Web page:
Football Pride is a chance to start a movement to change football

Football Pride is a chance to start a movement to change football

To change the world, you need a few things: you need a goal, you need to educate people, and you need a path to victory.

And above all, you need people.

People power is fundamental to making change happen. Look at any successful change movement from history – from the civil rights movement, to gay marriage, to #MeToo – and you will see a sea of people lending their voice and energy to a cause. Without people, all you have is a list of demands. Without people, your voice will be drowned out by the noise of apathy.

So to change football, to make football genuinely inclusive, we need people. We need a movement. 

This week, I take a look at how we build it and why it's necessary.


By Adam Haworth

In my day job, I spend a lot of time thinking about how to get people to take action that helps change the world. And yet, when I think about changing football to make it more inclusive for LGBTQ+ people, one thing is obvious to me.

There’s not enough people power.

There are plenty of amazing people working to change football for the better. But they cannot do it on their own. Their work is vital, but without people power, we can’t grow the movement we need. Change is happening, but the LGBTQ+ community in football is fragmented across different bodies and groups. 

LGBTQ+ fan groups do good work, but – with some exceptions – their work is largely siloed. The organisation meant to bring them together, Pride in Football, is a mess, fraught with politics and infighting.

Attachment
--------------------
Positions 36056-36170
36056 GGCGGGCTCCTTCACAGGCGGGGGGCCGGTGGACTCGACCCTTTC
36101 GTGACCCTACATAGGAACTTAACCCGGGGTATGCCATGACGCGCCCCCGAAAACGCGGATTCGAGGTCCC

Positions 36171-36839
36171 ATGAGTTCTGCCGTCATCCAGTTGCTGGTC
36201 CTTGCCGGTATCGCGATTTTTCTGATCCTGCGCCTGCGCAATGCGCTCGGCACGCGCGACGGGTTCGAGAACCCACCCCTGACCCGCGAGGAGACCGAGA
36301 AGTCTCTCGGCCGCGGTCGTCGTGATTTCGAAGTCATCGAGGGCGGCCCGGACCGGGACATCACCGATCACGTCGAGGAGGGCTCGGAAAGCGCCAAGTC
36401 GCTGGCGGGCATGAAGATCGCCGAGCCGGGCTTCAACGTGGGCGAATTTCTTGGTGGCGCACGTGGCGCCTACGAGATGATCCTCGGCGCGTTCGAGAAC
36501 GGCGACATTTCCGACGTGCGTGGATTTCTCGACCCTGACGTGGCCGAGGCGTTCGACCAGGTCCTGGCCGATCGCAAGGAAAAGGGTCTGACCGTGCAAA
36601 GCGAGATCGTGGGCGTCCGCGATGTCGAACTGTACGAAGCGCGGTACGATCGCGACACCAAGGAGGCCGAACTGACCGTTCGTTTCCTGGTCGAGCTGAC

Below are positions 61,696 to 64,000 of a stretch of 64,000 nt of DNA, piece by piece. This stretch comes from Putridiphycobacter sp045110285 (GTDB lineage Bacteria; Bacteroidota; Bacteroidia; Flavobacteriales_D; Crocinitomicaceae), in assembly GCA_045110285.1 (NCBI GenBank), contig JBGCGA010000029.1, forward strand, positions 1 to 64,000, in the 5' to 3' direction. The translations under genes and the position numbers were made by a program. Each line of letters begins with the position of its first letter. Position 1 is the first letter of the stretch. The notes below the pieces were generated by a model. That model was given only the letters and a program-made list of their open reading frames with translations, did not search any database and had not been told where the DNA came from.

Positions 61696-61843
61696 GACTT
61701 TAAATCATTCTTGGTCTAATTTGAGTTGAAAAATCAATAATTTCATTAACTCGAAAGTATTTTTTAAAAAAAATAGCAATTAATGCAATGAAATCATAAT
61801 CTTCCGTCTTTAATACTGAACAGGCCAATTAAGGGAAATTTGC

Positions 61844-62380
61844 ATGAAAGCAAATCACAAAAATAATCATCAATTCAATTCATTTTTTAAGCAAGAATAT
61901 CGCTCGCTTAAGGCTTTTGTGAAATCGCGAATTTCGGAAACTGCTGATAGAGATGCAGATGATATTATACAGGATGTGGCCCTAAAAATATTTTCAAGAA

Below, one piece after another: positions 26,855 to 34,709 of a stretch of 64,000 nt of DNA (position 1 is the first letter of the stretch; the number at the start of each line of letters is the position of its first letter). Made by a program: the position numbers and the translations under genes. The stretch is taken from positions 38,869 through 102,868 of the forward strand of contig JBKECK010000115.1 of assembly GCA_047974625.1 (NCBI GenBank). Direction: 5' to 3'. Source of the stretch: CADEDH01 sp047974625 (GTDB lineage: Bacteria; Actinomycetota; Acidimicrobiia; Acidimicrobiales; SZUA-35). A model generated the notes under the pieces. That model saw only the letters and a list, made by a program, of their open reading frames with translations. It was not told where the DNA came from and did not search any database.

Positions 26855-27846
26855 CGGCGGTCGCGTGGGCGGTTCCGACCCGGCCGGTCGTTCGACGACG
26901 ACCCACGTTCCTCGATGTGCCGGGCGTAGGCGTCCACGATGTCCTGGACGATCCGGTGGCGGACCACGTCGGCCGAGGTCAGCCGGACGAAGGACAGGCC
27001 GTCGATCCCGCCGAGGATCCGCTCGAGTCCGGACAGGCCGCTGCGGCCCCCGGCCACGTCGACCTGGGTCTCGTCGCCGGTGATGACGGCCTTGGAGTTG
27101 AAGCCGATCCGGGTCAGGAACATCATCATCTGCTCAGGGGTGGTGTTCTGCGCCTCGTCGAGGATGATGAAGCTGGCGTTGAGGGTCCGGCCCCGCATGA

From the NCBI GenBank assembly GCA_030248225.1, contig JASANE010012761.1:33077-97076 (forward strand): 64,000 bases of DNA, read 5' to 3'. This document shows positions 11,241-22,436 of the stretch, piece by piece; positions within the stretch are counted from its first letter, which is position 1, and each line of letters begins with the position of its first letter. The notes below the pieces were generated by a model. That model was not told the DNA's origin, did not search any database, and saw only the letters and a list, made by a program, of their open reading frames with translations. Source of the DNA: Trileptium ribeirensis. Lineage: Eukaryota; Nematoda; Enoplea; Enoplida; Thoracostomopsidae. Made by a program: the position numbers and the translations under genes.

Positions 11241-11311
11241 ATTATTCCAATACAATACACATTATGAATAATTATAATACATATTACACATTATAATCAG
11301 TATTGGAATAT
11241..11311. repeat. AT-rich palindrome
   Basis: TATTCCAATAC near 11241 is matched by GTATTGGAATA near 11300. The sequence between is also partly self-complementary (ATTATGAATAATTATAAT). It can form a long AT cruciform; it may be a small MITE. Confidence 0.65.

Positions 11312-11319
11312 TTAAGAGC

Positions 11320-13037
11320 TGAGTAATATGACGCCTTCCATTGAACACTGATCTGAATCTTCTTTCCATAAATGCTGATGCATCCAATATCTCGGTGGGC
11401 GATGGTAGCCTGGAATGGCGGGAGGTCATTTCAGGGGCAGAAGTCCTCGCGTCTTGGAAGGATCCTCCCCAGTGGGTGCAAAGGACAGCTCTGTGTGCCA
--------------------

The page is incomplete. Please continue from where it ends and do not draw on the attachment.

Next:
Football v Homophobia unifies clubs around “activations” like the yearly FvH Month of Action, but their role is largely – and necessarily – diplomatic and as such can lack the punch required to call out bullshit when they see it. It’s a fractured landscape.

So many of the remaining barriers to a truly LGBTQ+ inclusive game are big, societal barriers. These barriers exist in people’s minds: perceptions that football “isn’t for me”, or an expectation that a football fan should behave in a certain way. 

I look at initiatives like Rainbow Laces and wonder why we can’t be more ambitious. Awareness is important, but action trumps awareness in movements for change. Without an imperative to act, things don’t change.

Imagine if we brought people together, shouted together, and developed a co-ordinated path together to achieve our goal. Imagine if we became a movement.

The good news is that I can see that movement forming. It isn't far away.

Last August, I went to Football Pride.

In a stuffy seminar room in Manchester, a mix of people from all over the country assembled in a room to celebrate LGBTQ+ identity in football. It felt strangely radical to have these two topics discussed at length by people like me. 

People shared their experiences of being LGBTQ+ in football. People shared their work on changing football. 

It felt like the start of something. Something not quite clearly formed, a vision not yet in focus, but something nonetheless. 

And this year, Football Pride is back, taking place the day before Pride in London at Stamford Bridge. Could this be the start of the movement for change that we need? 

I’m ready to be fired up about LGBTQ+ inclusion in football, to lend my voice to a cause. I’m ready to join a movement to change things.

If you are too, I’ll see you at Football Pride. We all have so much power, but only if we join together.